To date I have received no reply. Since 6 weeks have now passed and the summer of 1996 would mark seven centuries of illegal holding of the Scottish People's property by the English Royal Family, I must now ask if making no response is your final and official reply.

Yours sincerely,

Robbie the Pict

THE SCOTTISH OFFICE
DOVER HOUSE
WHITEHALL
LONDON SW1A 2AU

29 February 1996

Brian D Robertson Esq
(Robbie the Pict)

Dear Mr Robertson

Thank you for your letters of 13 December and 31 January concerning the resting place of the Stone of Destiny.

I have noted your views.

Yours sincerely

Michael Forsyth

At this point there have been discussions on the Isle of Skye with prominent individuals who are very concerned about the adverse effects of the extortionate Skye Bridge tolls. I bring them up to date with the recovery campaign thus far and an alliance is hatched for the common good of both.

PRESS RELEASE 24 March, 1996 SKETIS HERITAGE TRUST, ISLE OF SKYE
FORMAL PURCHASE OFFER for the STONE OF DESTINY

Deeply concerned by indications of a negative long-term effect on the tourist trade on the Isle of Skye of a 75 toll on tourist buses, and believing that these indications should be responded to before serious damage is done to the good name of Skye world-wide, and,

Considering that the 4 admission charge on top of the considerable expense of travelling from anywhere in Scotland to the south of England is unfair to the People of Scotland who might wish to view their Coronation Stone and,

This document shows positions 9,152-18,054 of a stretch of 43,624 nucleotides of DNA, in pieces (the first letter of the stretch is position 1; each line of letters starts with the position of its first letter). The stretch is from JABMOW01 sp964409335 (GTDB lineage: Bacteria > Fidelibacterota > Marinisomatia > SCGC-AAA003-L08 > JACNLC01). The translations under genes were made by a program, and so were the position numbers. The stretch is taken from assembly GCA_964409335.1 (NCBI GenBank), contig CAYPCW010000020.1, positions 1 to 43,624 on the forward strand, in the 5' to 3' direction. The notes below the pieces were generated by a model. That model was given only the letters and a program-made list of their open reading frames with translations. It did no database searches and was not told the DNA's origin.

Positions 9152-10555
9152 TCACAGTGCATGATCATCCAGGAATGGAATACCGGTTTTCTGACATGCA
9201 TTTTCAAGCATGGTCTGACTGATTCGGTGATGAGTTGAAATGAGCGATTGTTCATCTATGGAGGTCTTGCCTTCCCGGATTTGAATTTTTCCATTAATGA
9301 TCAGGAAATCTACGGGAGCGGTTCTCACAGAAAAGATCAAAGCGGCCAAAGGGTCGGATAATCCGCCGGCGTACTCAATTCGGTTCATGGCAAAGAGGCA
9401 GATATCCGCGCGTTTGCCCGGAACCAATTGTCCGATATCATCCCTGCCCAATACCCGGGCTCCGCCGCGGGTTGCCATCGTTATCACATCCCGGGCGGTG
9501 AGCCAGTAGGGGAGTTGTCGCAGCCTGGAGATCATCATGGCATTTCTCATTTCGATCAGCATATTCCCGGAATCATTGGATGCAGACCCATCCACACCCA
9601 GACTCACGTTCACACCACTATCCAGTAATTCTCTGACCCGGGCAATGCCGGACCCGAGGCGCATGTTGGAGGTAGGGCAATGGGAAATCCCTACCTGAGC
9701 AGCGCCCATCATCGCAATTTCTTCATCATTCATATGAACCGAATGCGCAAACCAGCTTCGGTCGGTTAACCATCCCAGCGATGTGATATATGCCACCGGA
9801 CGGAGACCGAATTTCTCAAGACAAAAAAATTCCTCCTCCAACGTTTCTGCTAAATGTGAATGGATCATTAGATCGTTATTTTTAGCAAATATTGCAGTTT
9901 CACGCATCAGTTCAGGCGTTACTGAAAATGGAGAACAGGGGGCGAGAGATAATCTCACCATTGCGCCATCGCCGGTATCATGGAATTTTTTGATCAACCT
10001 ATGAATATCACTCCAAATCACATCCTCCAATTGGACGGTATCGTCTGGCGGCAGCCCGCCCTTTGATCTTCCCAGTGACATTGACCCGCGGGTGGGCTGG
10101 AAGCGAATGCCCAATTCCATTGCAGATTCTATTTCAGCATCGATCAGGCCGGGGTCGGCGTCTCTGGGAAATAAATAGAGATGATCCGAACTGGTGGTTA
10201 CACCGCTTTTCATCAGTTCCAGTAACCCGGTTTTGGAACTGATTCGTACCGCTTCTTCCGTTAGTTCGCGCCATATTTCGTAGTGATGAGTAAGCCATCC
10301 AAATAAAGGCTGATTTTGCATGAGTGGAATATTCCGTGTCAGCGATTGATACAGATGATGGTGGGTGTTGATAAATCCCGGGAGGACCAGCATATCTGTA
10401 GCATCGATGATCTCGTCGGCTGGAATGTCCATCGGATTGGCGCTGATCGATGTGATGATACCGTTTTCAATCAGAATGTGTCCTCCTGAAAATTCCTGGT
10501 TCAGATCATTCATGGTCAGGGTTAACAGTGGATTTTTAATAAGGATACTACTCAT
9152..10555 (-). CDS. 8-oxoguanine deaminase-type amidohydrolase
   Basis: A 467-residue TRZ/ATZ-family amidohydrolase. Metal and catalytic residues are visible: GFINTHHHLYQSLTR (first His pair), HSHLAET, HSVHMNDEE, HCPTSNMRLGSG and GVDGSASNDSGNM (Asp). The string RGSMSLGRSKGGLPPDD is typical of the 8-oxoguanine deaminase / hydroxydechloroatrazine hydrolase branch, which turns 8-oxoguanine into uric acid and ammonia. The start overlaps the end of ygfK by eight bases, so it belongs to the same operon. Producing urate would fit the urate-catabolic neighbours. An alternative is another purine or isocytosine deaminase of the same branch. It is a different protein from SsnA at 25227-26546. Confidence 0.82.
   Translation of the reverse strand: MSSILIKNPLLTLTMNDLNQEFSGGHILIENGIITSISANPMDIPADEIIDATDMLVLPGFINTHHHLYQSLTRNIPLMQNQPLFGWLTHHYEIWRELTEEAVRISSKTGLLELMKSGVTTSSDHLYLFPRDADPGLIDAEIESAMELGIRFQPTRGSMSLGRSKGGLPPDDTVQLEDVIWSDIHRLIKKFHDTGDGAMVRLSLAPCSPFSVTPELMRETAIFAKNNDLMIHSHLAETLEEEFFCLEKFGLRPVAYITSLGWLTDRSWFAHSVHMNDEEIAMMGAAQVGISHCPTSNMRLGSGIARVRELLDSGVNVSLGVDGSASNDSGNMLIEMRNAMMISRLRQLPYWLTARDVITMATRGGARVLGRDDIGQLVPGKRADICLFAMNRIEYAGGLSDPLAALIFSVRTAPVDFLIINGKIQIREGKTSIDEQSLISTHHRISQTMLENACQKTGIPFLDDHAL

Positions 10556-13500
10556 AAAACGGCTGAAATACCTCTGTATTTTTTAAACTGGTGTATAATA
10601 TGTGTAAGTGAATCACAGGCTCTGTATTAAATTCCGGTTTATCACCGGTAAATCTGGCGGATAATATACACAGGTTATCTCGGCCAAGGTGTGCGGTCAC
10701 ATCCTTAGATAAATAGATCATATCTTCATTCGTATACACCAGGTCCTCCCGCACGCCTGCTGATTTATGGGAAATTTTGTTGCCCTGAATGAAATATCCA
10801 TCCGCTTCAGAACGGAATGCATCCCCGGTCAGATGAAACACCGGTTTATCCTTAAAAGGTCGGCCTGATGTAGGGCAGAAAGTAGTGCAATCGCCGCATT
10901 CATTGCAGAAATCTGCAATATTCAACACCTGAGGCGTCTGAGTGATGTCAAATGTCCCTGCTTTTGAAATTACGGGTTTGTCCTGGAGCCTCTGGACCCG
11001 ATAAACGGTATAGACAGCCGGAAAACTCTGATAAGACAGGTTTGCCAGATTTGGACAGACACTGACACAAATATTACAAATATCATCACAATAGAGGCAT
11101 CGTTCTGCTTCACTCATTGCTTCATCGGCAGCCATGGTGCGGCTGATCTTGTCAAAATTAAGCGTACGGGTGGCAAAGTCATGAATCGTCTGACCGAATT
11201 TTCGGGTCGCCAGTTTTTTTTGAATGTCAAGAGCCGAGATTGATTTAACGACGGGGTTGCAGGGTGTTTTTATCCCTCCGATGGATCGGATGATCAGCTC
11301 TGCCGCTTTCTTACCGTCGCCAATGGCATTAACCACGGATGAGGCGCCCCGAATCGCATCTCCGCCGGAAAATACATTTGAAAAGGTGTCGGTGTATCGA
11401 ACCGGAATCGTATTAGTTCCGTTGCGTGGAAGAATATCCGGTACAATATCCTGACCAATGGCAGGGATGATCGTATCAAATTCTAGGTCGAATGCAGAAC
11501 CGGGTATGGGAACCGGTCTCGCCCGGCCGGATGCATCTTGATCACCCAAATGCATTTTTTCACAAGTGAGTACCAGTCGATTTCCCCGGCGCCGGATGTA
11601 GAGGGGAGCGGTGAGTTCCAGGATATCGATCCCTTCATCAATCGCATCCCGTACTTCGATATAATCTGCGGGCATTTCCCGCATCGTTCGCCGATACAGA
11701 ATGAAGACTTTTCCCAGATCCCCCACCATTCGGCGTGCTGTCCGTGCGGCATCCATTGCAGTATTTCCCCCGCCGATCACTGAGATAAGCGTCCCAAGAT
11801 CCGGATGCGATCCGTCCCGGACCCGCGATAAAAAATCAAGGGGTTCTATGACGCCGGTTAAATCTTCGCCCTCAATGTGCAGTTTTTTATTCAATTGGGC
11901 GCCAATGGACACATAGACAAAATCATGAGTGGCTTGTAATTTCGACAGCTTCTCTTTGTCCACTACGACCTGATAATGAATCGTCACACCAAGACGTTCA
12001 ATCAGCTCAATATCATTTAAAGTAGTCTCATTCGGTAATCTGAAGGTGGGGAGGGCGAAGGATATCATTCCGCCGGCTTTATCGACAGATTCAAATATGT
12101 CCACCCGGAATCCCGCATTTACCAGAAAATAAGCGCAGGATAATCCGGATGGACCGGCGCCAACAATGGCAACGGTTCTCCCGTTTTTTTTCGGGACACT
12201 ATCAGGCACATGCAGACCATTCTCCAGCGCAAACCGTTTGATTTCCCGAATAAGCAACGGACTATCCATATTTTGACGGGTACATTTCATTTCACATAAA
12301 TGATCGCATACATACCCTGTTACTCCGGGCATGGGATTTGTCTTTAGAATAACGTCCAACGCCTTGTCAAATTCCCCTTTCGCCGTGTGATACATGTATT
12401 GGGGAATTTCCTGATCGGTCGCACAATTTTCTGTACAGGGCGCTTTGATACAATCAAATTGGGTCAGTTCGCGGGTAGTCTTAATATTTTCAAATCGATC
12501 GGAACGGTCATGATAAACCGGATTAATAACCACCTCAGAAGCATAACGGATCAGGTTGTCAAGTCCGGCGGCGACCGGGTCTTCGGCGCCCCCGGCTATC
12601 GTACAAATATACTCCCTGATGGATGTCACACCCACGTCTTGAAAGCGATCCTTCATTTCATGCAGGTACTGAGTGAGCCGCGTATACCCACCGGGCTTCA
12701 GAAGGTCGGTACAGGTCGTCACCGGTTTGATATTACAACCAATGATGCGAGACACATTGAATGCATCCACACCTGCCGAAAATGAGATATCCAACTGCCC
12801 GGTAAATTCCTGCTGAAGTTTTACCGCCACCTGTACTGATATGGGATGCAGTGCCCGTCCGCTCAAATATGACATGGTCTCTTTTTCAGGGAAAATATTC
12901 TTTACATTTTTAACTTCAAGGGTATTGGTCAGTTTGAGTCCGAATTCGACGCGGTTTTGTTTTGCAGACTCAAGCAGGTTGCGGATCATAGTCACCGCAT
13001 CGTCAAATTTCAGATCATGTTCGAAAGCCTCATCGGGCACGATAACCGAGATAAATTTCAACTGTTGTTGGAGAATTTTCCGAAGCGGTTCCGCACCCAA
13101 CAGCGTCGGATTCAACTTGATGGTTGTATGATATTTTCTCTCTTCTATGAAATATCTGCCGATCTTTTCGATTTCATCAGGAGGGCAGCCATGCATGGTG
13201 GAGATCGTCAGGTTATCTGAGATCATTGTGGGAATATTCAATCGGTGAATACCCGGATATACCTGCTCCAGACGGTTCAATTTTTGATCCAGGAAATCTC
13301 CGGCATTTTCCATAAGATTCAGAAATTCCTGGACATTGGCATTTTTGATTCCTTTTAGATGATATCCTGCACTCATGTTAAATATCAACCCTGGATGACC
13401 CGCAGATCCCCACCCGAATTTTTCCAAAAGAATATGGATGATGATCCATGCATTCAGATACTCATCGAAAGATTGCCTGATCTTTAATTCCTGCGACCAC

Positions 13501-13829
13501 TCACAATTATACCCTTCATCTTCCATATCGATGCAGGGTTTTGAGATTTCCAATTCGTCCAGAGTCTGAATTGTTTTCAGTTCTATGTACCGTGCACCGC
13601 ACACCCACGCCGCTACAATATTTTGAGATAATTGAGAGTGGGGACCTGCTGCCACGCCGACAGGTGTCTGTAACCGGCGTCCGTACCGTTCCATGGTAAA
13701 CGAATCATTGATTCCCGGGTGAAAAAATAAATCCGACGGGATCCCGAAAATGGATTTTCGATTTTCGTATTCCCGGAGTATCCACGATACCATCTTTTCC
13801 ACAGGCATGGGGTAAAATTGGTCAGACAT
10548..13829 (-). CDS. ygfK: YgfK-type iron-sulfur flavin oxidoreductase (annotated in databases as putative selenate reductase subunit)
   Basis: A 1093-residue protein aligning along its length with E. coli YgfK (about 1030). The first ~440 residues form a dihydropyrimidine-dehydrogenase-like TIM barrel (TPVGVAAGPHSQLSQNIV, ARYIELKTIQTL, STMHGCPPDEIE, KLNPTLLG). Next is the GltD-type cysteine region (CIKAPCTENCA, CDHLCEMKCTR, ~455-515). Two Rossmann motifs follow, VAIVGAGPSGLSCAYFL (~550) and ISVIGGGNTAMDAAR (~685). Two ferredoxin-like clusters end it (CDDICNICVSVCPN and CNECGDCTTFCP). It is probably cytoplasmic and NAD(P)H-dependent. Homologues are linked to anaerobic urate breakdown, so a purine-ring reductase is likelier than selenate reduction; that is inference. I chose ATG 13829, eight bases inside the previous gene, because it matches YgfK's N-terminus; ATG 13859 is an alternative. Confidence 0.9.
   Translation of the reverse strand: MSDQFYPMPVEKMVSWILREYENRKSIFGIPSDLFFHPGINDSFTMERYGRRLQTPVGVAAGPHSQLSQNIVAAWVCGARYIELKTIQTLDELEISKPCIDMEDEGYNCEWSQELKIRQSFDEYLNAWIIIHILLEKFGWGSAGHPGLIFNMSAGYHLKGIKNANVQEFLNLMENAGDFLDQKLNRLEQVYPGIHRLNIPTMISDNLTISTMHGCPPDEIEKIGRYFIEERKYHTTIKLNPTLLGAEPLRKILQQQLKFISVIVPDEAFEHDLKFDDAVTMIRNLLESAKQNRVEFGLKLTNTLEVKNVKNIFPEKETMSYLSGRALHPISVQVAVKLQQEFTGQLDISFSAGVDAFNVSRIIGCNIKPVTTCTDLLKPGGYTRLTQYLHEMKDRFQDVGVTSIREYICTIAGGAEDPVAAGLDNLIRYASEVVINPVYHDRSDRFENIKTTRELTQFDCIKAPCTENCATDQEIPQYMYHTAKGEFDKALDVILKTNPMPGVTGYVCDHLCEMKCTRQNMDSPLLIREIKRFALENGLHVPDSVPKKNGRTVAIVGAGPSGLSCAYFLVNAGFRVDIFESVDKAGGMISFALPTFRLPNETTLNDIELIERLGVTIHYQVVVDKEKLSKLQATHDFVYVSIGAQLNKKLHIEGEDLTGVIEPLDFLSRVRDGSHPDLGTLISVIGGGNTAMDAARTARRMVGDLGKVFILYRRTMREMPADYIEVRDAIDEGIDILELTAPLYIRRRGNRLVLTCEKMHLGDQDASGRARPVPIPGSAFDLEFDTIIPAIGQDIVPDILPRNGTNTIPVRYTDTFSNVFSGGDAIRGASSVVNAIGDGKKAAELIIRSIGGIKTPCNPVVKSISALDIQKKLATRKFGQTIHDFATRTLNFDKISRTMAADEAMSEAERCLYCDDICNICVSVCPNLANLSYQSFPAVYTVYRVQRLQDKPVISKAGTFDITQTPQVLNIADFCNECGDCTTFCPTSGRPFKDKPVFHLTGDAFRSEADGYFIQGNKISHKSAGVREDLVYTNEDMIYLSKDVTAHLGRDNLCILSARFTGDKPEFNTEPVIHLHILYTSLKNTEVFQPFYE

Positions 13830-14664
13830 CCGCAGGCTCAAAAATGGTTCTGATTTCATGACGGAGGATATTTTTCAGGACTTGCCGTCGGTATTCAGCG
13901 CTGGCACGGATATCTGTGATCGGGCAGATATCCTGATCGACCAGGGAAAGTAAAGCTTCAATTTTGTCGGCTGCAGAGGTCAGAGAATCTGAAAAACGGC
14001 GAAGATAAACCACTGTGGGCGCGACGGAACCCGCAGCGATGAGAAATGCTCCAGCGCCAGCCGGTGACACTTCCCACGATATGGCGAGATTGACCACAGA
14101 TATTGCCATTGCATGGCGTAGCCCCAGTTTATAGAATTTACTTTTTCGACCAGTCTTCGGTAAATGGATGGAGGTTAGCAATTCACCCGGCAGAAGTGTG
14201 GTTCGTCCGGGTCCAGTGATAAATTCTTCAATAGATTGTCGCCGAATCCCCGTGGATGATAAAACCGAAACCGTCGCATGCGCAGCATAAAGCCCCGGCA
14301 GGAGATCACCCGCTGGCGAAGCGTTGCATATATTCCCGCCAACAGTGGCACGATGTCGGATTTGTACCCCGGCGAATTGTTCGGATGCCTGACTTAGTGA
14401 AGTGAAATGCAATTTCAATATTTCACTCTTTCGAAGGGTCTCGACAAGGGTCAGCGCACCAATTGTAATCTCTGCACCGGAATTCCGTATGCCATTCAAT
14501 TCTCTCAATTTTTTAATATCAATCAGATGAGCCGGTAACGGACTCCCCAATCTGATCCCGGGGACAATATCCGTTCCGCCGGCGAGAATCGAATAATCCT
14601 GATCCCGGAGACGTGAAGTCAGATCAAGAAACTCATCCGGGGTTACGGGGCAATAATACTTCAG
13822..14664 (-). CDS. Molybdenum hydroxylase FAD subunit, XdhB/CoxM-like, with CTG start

Noting that 700 years have elapsed since the theft of the Stone in 1296 by the English King Edward 1 and that the Stone is long overdue for return, especially since this was promised by international constitutional contract in the Treaty of Northampton in 1328,

This Trust feels that the Stone of Destiny ought morally and practically to be returned to Scotland, initially to the Isle of Skye, where it would be displayed to the better financial advantage of the People of Scotland and with considerably more dignity.

TO THIS END, WE HEREBY OFFER THE SUM OF A QUARTER OF A MILLION POUNDS STERLING TO THE PEOPLE OF ENGLAND, TO DO WITH AS THEY CHOOSE, FOR THE RETURN OF THE SCOTTISH CORONATION STONE OF SCONE, KNOWN AS THE STONE OF DESTINY AND CURRENTLY LOCATED UNDER THE MONARCH OF ENGLAND'S THRONE IN WESTMINSTER ABBEY, LONDON, ENGLAND.

THIS OFFER WILL BE IN EFFECT FOR A PERIOD OF TEN DAYS ONLY, FROM NOON ON THE 26TH DAY OF MARCH 1996 UNTIL NOON ON THE 5TH DAY OF APRIL 1996, THE EVE OF SCOTTISH INDEPENDENCE DAY.

The Sketis Heritage Trust, a consortium of five persons with business interests and who live on the Isle of Skye, is an apolitical and unaligned organisation formed solely for the purpose of facilitating the return of the Scottish Coronation Stone, an utterly Scottish cultural and historical artefact. In the event of the Stone being properly returned to the Scottish People as a result of financial arrangements made by the Trust, the Trust proposes to the People that it is permitted to place the Stone on public display in a series of locations, firstly on the Isle of Skye and thereafter throughout the whole of Scotland, where an admission charge of not more than one pound sterling would be payable. It is further proposed that the touring of the Stone be allowed to continue until such time as any purchase price and operational costs have been met. When these matters have been settled the Trust proposes that the Stone is returned to the People of Scone in the County of Perth, Scotland.

The Trust confirms that Robbie the Pict, founder of the Pictish Free State, a legal pressure group which holds land on the Isle of Skye on behalf of the People of Scotland, is authorised to speak and negotiate on behalf of the Trust ad interim. He is in possession of legal affirmations which guarantee the sum offered but has undertaken not to reveal the identity of trustees until the legitimate and competent English agent is identified. Thank you.